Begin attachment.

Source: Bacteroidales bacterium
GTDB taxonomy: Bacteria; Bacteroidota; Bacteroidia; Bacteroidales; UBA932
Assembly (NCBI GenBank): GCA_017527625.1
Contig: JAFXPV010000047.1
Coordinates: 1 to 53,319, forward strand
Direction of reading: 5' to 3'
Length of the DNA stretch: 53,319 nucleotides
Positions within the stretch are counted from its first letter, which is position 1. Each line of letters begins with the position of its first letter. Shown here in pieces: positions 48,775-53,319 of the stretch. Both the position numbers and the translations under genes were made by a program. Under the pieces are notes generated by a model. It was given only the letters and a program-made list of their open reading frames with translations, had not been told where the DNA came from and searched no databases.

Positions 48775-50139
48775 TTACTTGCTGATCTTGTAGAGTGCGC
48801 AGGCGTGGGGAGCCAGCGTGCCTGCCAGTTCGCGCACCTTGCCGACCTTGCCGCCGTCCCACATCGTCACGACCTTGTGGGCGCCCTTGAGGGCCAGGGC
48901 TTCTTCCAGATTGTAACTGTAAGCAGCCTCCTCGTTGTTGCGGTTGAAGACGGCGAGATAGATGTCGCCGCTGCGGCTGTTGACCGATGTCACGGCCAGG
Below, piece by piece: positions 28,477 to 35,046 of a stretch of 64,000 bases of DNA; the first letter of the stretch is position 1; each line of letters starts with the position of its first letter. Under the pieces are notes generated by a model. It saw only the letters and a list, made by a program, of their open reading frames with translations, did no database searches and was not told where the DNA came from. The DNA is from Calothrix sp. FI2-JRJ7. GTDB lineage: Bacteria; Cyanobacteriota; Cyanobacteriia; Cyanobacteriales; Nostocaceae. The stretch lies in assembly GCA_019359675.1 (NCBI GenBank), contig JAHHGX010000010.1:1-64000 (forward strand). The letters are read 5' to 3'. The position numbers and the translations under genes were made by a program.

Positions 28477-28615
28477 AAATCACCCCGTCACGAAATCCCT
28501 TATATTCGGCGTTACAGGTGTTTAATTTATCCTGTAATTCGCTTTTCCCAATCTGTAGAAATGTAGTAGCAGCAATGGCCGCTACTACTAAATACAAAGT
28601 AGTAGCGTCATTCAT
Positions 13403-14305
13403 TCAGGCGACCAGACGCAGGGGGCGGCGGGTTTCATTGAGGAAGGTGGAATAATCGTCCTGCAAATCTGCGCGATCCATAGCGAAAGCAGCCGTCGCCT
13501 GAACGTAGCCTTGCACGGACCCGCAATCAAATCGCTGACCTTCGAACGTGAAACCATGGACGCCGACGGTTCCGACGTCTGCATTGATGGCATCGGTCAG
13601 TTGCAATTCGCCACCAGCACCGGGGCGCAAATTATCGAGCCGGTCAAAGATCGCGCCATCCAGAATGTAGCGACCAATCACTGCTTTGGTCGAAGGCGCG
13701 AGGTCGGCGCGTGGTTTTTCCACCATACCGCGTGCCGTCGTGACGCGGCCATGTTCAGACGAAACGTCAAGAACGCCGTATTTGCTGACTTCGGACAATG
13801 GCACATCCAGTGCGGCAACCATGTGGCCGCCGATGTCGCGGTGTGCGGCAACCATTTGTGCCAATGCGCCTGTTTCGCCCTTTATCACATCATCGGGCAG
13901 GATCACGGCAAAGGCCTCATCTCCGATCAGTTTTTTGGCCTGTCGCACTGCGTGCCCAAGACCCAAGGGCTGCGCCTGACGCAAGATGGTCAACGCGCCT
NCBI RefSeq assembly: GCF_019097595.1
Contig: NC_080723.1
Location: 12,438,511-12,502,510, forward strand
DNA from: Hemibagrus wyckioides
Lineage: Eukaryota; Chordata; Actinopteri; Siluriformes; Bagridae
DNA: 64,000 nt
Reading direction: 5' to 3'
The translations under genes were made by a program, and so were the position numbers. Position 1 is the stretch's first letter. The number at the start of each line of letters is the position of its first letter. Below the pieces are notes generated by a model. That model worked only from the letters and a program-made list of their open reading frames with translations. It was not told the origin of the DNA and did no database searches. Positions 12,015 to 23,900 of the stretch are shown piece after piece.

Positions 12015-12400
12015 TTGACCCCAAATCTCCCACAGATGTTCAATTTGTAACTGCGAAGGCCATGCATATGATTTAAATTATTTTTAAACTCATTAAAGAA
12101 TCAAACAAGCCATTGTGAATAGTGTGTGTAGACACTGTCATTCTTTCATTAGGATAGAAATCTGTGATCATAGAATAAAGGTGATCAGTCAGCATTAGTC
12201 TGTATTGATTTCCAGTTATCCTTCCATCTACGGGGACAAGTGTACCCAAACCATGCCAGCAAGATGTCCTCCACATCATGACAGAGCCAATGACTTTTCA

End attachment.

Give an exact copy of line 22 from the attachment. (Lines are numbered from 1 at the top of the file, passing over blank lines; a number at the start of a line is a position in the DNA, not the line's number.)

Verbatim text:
13701 AGGTCGGCGCGTGGTTTTTCCACCATACCGCGTGCCGTCGTGACGCGGCCATGTTCAGACGAAACGTCAAGAACGCCGTATTTGCTGACTTCGGACAATG